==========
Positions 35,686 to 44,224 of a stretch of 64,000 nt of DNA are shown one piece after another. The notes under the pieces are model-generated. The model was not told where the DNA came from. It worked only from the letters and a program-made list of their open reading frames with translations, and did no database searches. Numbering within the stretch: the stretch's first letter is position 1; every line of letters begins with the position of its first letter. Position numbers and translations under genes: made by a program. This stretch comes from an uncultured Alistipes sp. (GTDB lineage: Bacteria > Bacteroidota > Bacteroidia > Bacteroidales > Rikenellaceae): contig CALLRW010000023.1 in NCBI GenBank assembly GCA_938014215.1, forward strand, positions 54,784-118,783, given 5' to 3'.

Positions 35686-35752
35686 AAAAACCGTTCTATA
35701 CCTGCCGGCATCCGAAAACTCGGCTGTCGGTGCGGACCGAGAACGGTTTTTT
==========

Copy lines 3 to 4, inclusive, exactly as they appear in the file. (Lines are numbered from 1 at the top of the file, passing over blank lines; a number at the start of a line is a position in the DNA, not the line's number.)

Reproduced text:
35686 AAAAACCGTTCTATA
35701 CCTGCCGGCATCCGAAAACTCGGCTGTCGGTGCGGACCGAGAACGGTTTTTT